In 2000, the United States Supreme Court issued its landmark opinion in Apprendi v. New Jersey, 530 U. S. 466, 147 L. Ed. 2d 435, 120 S. Ct. 2348 (2000). On April 23, 2001, armed with the Apprendi decision, and based on the trial court's specific finding that the crime was committed with exceptional brutality and heinous behavior indicative of wanton cruelty, Rivera filed the instant post-conviction petition. In his petition, he argued that the prescribed sentencing range for a murder committed in 1985 was between 20 and 40 years. He argues that both the original and subsequent enhanced sentences were beyond the then-statutory maximum. In light of the Apprendi ruling, Rivera argues that such an extended-term sentence, imposed without proof of the aggravating factors beyond a reasonable doubt, is improper. Based on the concept of res judicata, an Apprendi argument was the only door open to Rivera. Rivera asked the trial court to reduce his sentence to 40 years, to make it in line with the statute in effect at the time of the commission of the murder. The trial court, acknowledging that Apprendi prohibits the imposition of an extended-term sentence based solely upon the heinous and brutal nature of the crime when the sentence imposed is beyond the statutory maximum and the brutality finding is not charged in the indictment, dismissed the post-conviction petition as frivolous and patently without merit. The trial court's decision was based, in part, on the notion that Apprendi could not be applied retroactively to post-conviction claims.

ANALYSIS

The Post-Conviction Hearing Act (725 ILCS 5/122-1 et seq. (West 2000)) provides a remedy for a criminal defendant who can establish a substantial deprivation of his constitutional rights at trial. People v. Tomasello, 329 Ill. App. 3d 1053, 1056 (2002), citing People v. Brisbon, 164 Ill. 2d 236, 242 (1995). A court may summarily dismiss the petition without appointing counsel if it determines that the petition is frivolous or patently without merit. Tomasello, 329 Ill. App. 3d at 1056; 725 ILCS 5/122-2.1 (West 2000). In determining whether the summary dismissal was correct, we review the allegations in the petition de novo. Tomasello, 329 Ill. App. 3d at 1056, citing People v. Coleman, 183 Ill. 2d 366, 388-89 (1998).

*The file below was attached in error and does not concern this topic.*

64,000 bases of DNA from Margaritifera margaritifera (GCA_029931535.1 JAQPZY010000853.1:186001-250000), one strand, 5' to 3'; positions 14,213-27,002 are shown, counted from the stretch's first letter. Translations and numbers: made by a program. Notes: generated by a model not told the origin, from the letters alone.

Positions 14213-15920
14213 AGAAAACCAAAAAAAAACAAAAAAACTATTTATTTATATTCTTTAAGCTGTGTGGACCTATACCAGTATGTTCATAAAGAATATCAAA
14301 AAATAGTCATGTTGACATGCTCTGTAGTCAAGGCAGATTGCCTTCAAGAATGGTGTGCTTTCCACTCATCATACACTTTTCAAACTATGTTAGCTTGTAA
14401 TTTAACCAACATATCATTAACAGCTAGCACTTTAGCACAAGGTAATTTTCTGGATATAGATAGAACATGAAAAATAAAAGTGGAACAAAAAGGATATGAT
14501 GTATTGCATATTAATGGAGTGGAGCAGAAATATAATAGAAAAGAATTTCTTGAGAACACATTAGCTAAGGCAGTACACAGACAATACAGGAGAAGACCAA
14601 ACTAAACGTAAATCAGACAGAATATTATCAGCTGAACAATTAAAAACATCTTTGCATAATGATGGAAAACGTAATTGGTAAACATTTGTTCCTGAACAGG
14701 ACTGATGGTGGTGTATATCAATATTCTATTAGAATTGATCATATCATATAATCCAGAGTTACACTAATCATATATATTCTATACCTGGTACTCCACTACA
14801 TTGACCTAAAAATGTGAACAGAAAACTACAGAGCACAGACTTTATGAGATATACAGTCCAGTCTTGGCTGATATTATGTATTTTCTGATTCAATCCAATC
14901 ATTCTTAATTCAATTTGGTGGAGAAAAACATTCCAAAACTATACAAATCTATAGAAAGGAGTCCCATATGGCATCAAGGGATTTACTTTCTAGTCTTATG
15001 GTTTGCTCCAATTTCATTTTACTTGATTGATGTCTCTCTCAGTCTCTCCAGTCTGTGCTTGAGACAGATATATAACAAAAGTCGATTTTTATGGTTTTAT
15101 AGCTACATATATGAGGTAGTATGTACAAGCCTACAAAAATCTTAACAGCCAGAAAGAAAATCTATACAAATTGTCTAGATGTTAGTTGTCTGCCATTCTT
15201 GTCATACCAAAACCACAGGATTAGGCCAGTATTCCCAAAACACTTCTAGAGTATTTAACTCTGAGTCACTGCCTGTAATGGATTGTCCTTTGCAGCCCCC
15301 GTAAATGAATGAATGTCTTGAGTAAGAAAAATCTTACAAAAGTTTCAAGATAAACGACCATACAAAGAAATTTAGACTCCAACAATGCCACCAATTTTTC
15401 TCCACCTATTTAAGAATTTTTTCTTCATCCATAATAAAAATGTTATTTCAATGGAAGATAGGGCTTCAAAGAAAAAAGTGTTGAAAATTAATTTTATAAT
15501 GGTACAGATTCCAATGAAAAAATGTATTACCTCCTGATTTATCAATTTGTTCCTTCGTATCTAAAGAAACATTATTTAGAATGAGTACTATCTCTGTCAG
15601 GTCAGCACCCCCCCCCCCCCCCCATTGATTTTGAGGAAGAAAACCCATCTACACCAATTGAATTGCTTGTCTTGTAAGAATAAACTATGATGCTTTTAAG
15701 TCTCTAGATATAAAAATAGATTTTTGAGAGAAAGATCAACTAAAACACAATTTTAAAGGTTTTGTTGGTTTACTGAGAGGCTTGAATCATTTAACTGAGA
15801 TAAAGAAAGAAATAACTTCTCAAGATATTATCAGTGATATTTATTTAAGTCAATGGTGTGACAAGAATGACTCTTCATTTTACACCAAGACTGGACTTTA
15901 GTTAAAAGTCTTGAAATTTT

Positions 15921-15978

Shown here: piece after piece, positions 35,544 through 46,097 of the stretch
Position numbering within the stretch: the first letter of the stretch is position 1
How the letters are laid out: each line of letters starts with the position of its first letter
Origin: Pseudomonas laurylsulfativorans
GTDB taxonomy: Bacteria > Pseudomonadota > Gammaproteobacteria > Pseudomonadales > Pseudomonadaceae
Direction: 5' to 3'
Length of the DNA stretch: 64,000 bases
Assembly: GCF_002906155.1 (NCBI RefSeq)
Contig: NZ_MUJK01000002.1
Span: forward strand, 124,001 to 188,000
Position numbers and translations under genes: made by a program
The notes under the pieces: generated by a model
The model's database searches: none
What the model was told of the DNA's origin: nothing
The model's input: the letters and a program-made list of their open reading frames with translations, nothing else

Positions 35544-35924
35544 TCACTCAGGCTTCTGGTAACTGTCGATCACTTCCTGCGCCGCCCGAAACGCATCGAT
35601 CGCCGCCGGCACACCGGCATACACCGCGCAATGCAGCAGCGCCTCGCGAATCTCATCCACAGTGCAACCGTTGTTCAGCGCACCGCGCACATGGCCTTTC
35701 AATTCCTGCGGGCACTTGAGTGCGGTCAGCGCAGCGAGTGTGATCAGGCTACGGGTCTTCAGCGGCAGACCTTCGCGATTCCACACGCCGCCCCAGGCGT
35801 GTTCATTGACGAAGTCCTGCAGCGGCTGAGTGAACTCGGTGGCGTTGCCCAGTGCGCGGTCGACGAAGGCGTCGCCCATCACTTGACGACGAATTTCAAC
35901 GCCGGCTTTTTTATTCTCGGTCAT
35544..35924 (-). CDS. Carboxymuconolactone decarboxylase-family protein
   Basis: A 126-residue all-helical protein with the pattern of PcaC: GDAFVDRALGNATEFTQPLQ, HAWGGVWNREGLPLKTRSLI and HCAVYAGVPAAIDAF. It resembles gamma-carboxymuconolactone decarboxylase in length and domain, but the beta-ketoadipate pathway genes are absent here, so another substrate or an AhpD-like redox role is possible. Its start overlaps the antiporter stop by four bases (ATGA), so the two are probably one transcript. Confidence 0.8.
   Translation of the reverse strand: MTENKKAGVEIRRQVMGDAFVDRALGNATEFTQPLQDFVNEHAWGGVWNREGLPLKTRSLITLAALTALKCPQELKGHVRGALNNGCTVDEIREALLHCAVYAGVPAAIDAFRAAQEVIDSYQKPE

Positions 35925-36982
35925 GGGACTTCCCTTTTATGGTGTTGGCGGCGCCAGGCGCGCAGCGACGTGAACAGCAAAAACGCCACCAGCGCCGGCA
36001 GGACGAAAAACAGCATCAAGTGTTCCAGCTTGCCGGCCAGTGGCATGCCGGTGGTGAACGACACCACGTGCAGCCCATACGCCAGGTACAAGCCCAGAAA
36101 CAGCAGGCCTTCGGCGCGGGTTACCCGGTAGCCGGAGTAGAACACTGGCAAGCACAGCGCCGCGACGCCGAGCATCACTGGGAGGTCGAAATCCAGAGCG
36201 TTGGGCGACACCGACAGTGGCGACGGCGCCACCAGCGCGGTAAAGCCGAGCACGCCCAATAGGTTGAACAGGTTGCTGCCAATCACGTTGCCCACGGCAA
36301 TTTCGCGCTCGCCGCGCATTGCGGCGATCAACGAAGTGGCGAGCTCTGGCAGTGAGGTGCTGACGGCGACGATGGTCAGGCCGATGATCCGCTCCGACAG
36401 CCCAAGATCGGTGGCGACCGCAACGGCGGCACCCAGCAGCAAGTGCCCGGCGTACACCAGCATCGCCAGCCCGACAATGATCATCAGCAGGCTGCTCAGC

A post-conviction proceeding is not an appeal of the underlying judgment but, rather, a collateral proceeding where the defendant may challenge a conviction or sentence for violations of constitutional rights. People v. Johnson, 183 Ill. 2d 176, 186 (1998). Any claim of substantial denial of constitutional rights that was not raised in the original or in an amended petition is waived. 725 ILCS 5/122-3 (West 2000). In addition, the court's ruling on a post-conviction petition has res judicata effect as to all claims raised in the petition as well as those that could have been raised. People v. Flores, 153 Ill. 2d 264, 274 (1992). The operation of waiver and res judicata has generally contributed to the finality of criminal litigation. Where a defendant has previously taken a direct appeal from a judgment of conviction, the judgment of the reviewing court is res judicata as to all issues actually decided by the court, and any other claims that could have been presented to the reviewing court, if not presented, are waived. People v. Neal, 142 Ill. 2d 140, 146 (1990); Johnson, 183 Ill. 2d at 186.